Certification leads to higher sales and income. That’s according to part two of The Travel Institute’s new study, The Changing Face of Travel Agents, which the organization has just released. The second half of the report also explores on-the-job contentment or the positive outlook held by travel professionals when considering a long-term career in the industry.
The results are based on responses of nearly 2,000 U.S. travel agents to an online survey, which was conducted in December 2017 by Schreiner Research Services, an independent market research organization.
Survey findings from The Changing Face of Travel Agents clearly indicate higher sales and income are by-products of certification, The Travel Institute said.
Looking at certification and specialist graduates, the average sales in 2017, ranked from highest to lowest, looked like this:
- Travel Institute Certified (CTA, CTC, CTIE) $554,880
- Travel Institute Destination & Niche Specialist $488,336
- CLIA Certified (CCC, ACC, ECC, MCC) $446,512
- Supplier/other destination & niche specialist $403,775
- Travel Institute TAP certificate (Travel Agent Proficiency) $265,541
- No certification or specialist training $215,114
Again, looking at certification and specialist graduates, the average compensation in 2017, ranked from highest to lowest, looked like this:
- Travel Institute Certified (CTA, CTC, CTIE) $42,953
- Travel Institute Destination & Niche Specialist $37,534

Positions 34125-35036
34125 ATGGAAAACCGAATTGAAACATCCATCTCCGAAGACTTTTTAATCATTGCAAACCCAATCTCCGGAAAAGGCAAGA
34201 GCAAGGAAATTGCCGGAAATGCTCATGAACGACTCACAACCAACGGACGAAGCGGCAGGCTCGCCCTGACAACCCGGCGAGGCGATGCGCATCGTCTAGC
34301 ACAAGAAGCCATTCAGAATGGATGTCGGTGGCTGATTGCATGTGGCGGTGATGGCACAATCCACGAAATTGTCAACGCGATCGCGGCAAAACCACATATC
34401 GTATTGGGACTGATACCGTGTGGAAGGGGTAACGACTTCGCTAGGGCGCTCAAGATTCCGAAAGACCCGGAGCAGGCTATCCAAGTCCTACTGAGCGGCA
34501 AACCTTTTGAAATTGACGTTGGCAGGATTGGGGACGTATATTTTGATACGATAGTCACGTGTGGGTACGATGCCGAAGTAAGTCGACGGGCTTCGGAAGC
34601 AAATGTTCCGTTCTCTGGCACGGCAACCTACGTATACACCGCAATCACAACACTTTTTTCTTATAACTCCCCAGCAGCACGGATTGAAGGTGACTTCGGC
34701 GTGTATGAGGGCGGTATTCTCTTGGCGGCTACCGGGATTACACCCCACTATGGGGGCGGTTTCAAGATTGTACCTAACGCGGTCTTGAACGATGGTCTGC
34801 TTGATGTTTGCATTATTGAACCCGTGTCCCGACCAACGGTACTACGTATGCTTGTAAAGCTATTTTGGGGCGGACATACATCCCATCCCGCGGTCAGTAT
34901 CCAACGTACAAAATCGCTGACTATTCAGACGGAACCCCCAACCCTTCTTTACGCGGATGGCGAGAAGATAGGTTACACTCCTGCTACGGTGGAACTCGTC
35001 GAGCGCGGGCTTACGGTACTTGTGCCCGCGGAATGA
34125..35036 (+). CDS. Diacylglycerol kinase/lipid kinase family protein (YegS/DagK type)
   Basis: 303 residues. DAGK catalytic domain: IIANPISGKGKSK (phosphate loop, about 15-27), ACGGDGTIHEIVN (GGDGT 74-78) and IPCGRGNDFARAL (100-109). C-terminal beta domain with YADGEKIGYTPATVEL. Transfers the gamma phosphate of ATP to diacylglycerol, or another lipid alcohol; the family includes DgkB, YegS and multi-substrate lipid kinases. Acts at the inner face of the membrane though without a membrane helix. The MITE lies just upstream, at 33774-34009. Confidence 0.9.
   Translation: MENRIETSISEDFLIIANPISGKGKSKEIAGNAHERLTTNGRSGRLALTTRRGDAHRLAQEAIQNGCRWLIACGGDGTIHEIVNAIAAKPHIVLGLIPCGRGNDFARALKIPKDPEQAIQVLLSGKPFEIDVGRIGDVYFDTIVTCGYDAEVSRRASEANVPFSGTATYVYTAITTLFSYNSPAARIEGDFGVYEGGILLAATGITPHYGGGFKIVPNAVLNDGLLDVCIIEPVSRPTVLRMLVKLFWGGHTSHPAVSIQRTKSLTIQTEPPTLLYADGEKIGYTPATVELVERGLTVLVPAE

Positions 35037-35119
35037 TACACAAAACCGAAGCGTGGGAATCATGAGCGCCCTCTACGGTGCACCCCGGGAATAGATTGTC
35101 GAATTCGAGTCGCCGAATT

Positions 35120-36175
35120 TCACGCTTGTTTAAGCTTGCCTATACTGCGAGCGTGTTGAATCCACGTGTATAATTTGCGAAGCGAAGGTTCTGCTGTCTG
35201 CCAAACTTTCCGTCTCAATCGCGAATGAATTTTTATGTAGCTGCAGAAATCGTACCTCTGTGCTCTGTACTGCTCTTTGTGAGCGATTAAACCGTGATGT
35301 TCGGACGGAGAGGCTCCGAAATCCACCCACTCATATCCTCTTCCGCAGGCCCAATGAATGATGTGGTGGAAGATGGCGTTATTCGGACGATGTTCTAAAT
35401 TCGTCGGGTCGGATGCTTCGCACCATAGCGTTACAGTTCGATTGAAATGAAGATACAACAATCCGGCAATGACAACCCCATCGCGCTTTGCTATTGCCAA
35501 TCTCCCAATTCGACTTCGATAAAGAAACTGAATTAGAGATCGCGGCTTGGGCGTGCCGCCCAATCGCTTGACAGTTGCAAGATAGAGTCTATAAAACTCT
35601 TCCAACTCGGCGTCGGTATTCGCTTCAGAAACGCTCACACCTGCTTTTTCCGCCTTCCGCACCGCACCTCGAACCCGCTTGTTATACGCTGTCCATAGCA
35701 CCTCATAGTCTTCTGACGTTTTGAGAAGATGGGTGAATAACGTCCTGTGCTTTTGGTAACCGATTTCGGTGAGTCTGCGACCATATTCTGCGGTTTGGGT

- CLIA certified (CCC, ACC, ECC, MCC) $33,332
- Supplier/other destination-niche specialist $31,645
- Travel Institute TAP certificate (Travel Agent Proficiency) $21,968
- No certification or specialist training $19,428
At the higher end of the compensation scale, nearly one in four or 22 percent of Travel Institute certified graduates and 16 percent of CLIA certified agents earned more than $60,000 in 2017, compared to just 7 percent of non-certified agents to reach the higher earnings threshold.
In the last decade, the satisfaction ratings by travel professionals have shown marked improvement in several key areas. Granted, the economy was far from thriving in 2008, but the positive outlook in 2017 truly bodes well for the workforce, The Travel Institute said. (Please note: ICs and employees are equally happy with working in the travel industry, so the following scores represent both segments.)
- 96 percent of agents are happy with their current position (vs. 84% in 2008)
- 97 percent are likely to remain employed in the travel industry for the rest of their career (vs. 52% in 2008)
- 68 percent recommend a career in retail travel (vs. 29% in 2008)
- Only 11 percent cite high job-related stress (vs. 29% in 2008)